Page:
Fuji-san in Momiji-Gari

Fuji-san in Momiji-Gari

Fuji-san in Momiji-Gari

There is no doubt that Japan, for all of its industrialisation and high-density infrastructure, still contains a remarkable amount of natural scenery. Waterfalls, forests, gardens, and of course the spectacular Mt Fuji, are some examples of natural scenery in Japan that are well worth taking the time to go and see. In this article I shall endeavour to explain two seasonal events that are thought to be the height of cool scenic natural phenomena in Japan. I personally also find these phenomena to be pretty spectacular.

Fujiyama

Fujiyama

Fujiyama

In English, the mountain is known as Mount Fuji. Some sources refer to it as “Fuji-san”, “Fujiyama” or, redundantly, “Mt. Fujiyama”. Japanese speakers refer to the mountain as “Fuji-san”. This “san” is not the honorific suffix used with people’s names, such as Watanabe-san, but the on-reading of the character yama (山, lit. “mountain”) used in Sino-Japanese compounds. In Nihon-shiki and Kunrei-shiki romanization, the name is transliterated as Huzi.

Other Japanese names for Mount Fuji, which have become obsolete or poetic, include Fuji-no-Yama (ふじの山, lit. “the Mountain of Fuji”), Fuji-no-Takane (ふじの高嶺, lit. “the High Peak of Fuji”), Fuyō-hō (芙蓉峰, lit. “the Lotus Peak”), and Fugaku (富岳/富嶽, created by combining the first character of 富士, Fuji, and 岳, mountain).

Mount Fuji (Shizuoka Prefecture)

Mount Fuji (Shizuoka Prefecture) 1a

While Mount Fuji is famous the world over as a symbol of Japan, reports from many tourists who have climbed Japan’s highest mountain say they’re not sure they’d do it again. A combination of the popularity of Fujisan and the short climbing season means you’ll be ascending it along with hoards of others. The secret is that climbing Fuji is not the only way to experience it! Remember Hokusai’s Thirty Six Views of Mt. Fuji? I chose to rent a car and drive around the Five Lakes region where I could admire the volcano at every turn. Fujisan was everywhere: looming over the horizon, reflected in the water, bathed in moonlight. Every morning we shared a cup of coffee from a campsite along the lake. There are many ways to see Mount Fuji without climbing it. If you are a Starbucks fan with a car, you can enjoy a morning Joe while gazing at the mountain at the Starbucks branch Tomei Highway rest area (Fujigawa Service Area Lower) in Shizuoka.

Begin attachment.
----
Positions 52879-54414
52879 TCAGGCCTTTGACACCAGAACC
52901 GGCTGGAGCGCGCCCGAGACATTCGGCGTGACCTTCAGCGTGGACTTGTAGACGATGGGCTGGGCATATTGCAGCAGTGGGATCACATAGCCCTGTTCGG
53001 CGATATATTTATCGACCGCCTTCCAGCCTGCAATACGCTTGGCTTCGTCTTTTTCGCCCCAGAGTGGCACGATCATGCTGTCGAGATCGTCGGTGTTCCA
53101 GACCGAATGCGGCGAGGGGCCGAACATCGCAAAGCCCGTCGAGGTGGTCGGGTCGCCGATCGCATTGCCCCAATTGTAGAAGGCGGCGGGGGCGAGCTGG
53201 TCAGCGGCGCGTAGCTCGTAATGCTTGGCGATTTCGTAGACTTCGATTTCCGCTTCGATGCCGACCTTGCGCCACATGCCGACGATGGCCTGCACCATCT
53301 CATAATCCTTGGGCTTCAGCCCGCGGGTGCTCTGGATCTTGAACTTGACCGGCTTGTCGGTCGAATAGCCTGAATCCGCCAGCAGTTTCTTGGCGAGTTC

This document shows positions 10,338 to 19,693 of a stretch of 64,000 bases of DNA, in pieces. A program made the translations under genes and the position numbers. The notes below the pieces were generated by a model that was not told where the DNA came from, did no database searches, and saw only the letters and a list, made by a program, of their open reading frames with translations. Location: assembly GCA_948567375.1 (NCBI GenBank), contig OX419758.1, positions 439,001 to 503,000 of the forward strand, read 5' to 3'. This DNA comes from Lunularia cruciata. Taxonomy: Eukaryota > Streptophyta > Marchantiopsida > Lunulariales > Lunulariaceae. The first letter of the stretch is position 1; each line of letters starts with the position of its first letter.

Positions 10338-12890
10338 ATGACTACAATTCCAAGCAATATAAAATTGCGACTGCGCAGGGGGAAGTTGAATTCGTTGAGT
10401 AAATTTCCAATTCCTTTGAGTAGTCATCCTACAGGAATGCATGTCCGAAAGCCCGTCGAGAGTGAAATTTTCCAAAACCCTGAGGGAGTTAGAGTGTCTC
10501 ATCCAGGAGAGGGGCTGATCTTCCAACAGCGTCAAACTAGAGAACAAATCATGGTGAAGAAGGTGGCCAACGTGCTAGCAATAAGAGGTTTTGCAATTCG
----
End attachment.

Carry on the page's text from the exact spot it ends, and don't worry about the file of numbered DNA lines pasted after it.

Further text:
Mount Fuji (Shizuoka Prefecture) 1b

Mount Fuji from the forest

Mount Fuji from the forest. In English, the mountain is known as Mount Fuji. Some sources refer to it as “Fuji-san”, “Fujiyama” or, redundantly, “Mt. Fujiyama”. Japanese speakers refer to the mountain as “Fuji-san”. This “san” is not the honorific suffix used with people’s names, such as Watanabe-san, but the on-reading of the character yama used in Sino-Japanese compounds. In Nihon-shiki and Kunrei-shiki romanization, the name is transliterated as Huzi. Other Japanese names for Mount Fuji, which have become obsolete or poetic, include Fuji-no-Yama (“the Mountain of Fuji”), Fuji-no-Takane (“the High Peak of Fuji”), Fuyō-hō (“the Lotus Peak”), and Fugaku.

Mount Fuji from the forest

Moonrise at Mt.Fuji

Moonrise at Mt.Fuji – pure hocus-pocus…

Mt. Fuji Climbing Season; July 1st – Oct 1st: Only people lucky enough to visit Japan during this time have the opportunity to challenge themselves by climbing to the top of Mt. Fuji, Japan’s highest peak and a spiritual site. The two – day tour is an experience of a life time, however the climb is not for everyone, it takes a good 7 to 9 hours of physical effort and sometimes steep climbing to reach the top. Nonetheless, reaching the peak of Mount Fuji is very rewarding. As you stare down at the world below, and watch the sunrise, you feel a huge sense of accomplishmentsun-rise realizing just how high you have climbed, it is truly an satisfying memorable experience.

Visit Japan – Mount Fuji (Shizuoka Prefecture)

While Mount Fuji is famous the world over as a symbol of Japan, reports from many tourists who have climbed Japan’s highest mountain say they’re not sure they’d do it again. A combination of the popularity of Fujisan and the short climbing season means you’ll be ascending it along with hoards of others. The secret is that climbing Fuji is not the only way to experience it.